Effect of parent's death on child survival in rural Bangladesh: a cohort study.


Ronsmans, C; Chowdhury, ME; Dasgupta, SK; Ahmed, A; Koblinsky, M; (2010) Effect of parent's death on child survival in rural Bangladesh: a cohort study. Lancet, 375 (9730). pp. 2024-31. ISSN 0140-6736 DOI: https://doi.org/10.1016/S0140-6736(10)60704-0

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Abstract

BACKGROUND: The effect of a parent's death on the survival of the children has been assessed in only a few studies. We therefore investigated the effect of the death of the mother or father on the survival of the child up to age 10 years in rural Bangladesh. METHODS: We used data from population surveillance during 1982-2005 in Matlab, Bangladesh. We used Kaplan-Meier and Poisson regression analyses to compute the cumulative probabilities of survival and rates of age-specific death up to age 10 years, according to the survival status of the mother or father during that period. FINDINGS: There were 144 861 livebirths, and 14 868 children died by 10 years of age. The cumulative probability of survival to age 10 years was 24% in children whose mothers died (n=1385) before their tenth birthday, compared with 89% in those whose mothers remained alive (n=143 473). The greatest effect was noted in children aged 2-5 months whose mothers had died (rate ratio 25.05, 95% CI 18.57-33.81). The effect of the father's death (n=2691) on cumulative probability of survival of the child up to 10 years of age was negligible. Age-specific death rates did not differ in children whose fathers died compared with children whose fathers were alive. INTERPRETATION: The devastating effects of the mother's death on the survival of the child were most probably due to the abrupt cessation of breastfeeding, but the persistence of the effects up to 10 years of age suggest that the absence of maternal care might be a crucial factor. FUNDING: US Agency for International Development, UK Department for International Development, Research Program Consortium, and National Institutes of Health Fogarty International Center.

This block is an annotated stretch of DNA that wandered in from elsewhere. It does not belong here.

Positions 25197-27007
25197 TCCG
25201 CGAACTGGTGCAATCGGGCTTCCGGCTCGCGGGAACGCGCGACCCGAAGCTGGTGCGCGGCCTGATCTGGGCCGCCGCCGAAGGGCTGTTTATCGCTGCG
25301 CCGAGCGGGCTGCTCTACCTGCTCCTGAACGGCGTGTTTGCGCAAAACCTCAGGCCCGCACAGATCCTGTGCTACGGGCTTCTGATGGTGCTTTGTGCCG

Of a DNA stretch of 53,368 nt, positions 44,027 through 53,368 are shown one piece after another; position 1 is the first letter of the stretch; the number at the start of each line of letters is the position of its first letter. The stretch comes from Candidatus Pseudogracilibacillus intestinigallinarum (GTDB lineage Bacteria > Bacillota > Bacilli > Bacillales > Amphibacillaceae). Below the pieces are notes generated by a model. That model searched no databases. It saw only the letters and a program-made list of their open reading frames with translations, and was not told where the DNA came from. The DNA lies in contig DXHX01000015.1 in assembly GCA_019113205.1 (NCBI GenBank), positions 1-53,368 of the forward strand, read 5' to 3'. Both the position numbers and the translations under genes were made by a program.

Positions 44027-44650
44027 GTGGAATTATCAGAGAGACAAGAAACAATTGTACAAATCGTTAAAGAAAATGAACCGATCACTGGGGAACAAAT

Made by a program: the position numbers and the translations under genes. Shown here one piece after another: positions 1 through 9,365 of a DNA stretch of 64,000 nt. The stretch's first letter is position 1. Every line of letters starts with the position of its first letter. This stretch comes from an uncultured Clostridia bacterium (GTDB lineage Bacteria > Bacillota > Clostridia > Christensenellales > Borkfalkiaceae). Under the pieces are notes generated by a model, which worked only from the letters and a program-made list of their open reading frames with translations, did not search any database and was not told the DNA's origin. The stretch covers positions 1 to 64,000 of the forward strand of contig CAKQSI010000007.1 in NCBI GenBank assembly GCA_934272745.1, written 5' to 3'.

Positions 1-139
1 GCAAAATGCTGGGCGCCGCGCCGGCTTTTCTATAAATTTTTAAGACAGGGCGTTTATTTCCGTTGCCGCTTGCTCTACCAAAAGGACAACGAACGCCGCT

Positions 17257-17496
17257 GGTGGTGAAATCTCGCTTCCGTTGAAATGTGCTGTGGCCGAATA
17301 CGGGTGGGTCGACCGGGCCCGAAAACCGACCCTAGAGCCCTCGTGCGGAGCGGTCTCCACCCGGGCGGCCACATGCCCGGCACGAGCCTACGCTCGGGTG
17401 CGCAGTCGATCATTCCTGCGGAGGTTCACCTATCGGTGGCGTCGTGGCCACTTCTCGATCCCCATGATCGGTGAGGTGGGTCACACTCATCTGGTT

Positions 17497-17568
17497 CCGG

Item Type: Article
Faculty and Department: Faculty of Epidemiology and Population Health > Dept of Infectious Disease Epidemiology
Research Centre: Centre for Maternal, Reproductive and Child Health (MARCH)
Maternal Health Group
PubMed ID: 20569842
Web of Science ID: 278689600029
URI: http://researchonline.lshtm.ac.uk/id/eprint/3402

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